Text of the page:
It was late evening of Midwest summer – hot and humid month of May. I was running a few errands. My last stop was a local grocery store, just to pick up milk and some fruits before heading home. Already a long day, but winding down!
The line at the grocery store was long, but moving quickly. The whole process of check-out was quite robotic, like an assembly line – the customer stepping up with the items to purchase, the clerk scanning the items, the customers sliding the credit card through the card reader, signing the digital pad, collecting the items along with the receipt, and leaving. And, then next customer, same steps.
The clerk, the name-tag confirming his Indian ethnicity, was quick and efficient at his job.
At my turn, I stepped forward and followed the same sequence. As my grocery items got scanned and bagged in no time. I slid my American-Express through the card-reader, getting ready to leave as soon as the clerk would hand me the receipt.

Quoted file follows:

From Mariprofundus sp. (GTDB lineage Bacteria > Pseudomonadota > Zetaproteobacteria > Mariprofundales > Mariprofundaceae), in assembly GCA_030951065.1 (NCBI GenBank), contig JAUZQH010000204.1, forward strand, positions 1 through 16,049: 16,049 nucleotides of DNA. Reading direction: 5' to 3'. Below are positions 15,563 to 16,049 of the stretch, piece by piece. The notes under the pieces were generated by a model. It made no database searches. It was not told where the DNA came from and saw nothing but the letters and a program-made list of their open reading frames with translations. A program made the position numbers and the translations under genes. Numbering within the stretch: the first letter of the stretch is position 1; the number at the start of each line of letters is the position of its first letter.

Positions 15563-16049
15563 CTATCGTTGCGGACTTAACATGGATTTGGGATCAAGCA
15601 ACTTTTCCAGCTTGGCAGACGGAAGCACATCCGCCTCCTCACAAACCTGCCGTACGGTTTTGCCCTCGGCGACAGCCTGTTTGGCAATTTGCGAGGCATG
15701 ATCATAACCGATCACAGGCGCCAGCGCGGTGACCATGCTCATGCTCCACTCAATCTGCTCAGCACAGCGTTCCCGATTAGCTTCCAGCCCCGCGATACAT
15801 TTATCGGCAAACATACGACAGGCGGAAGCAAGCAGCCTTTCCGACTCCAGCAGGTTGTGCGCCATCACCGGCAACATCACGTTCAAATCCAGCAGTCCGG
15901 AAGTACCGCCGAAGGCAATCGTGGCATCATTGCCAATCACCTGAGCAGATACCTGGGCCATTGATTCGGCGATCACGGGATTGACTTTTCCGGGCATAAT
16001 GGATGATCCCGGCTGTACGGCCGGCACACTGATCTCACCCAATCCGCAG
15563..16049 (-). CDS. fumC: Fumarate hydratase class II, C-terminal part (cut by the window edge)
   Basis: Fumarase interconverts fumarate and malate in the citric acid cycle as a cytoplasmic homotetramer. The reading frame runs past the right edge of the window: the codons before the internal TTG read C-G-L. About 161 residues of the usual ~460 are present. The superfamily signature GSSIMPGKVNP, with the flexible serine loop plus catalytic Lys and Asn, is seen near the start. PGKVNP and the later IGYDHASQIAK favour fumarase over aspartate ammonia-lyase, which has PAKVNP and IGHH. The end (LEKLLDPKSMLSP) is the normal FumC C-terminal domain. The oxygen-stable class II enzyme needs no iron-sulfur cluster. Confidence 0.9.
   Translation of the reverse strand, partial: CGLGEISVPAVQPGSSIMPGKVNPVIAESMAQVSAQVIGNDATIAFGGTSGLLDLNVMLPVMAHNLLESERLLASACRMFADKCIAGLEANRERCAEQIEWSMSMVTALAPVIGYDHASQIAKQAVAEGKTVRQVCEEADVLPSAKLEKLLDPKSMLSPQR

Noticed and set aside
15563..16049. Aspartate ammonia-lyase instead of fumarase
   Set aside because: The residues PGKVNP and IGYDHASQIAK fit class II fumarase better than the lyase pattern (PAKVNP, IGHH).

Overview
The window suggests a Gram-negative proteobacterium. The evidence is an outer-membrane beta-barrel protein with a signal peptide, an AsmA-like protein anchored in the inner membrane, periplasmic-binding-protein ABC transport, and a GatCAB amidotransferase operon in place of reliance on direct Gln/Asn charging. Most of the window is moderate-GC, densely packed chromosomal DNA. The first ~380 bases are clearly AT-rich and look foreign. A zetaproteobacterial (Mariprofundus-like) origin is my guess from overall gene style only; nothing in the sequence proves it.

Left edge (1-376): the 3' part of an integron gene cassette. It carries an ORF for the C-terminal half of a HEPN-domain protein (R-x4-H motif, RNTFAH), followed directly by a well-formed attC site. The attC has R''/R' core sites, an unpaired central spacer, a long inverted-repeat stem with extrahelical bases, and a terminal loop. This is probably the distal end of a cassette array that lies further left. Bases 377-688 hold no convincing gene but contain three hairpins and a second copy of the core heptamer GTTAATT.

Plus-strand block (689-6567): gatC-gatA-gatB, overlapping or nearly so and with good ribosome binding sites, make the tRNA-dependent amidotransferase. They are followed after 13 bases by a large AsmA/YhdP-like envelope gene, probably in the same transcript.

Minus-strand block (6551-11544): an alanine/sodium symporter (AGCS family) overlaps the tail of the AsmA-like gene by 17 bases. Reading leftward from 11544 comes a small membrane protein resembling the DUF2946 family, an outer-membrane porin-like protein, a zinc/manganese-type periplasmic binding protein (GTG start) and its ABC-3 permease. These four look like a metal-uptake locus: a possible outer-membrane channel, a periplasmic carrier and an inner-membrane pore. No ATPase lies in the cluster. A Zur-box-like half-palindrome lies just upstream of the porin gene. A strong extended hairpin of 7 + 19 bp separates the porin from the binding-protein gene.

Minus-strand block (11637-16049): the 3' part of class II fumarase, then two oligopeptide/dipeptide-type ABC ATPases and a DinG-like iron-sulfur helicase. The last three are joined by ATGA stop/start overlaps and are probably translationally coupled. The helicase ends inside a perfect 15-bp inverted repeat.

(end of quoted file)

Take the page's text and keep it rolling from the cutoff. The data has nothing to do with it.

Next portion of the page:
No receipt. Instead, out of nowhere, the clerk politely interrupted the flow of the line, “Sir, can I see your card and an ID?”
Ready to leave, I was caught a bit off-guard. I took out my driver’s license and handed it over, along with the American-Express. I was annoyed a little at the whole thing, I must admit. My credit cards are always in good standing.
“Something wrong with the card?” I asked, almost demanding…
He took his time, casually inspecting my ID.
I was hoping some response or explanation, so I asked again, “Why do you need my ID?”
He grabbed the receipt from the scanning machine as it printed out.
“I am just doing my job, sir,” he finally spoke with a calm demeanor, handing back my license along with the card and the receipt.
“Have a good day, sir!” He added as I walked away.
Walking to the car in the parking lot, my brain was playing back the whole incident. Everybody in the line ahead of me was white, I just thought. I wondered if the clerk was really doing his job; or if he had been watching his American colleagues too long, and followed the same pattern they follow. I wonder if he is consciously or unconsciously biased against his own race.
It is bad enough when we get discriminated because of the skin color, but it is much worse when we get singled out by someone of our own race – with our own brown skin color.
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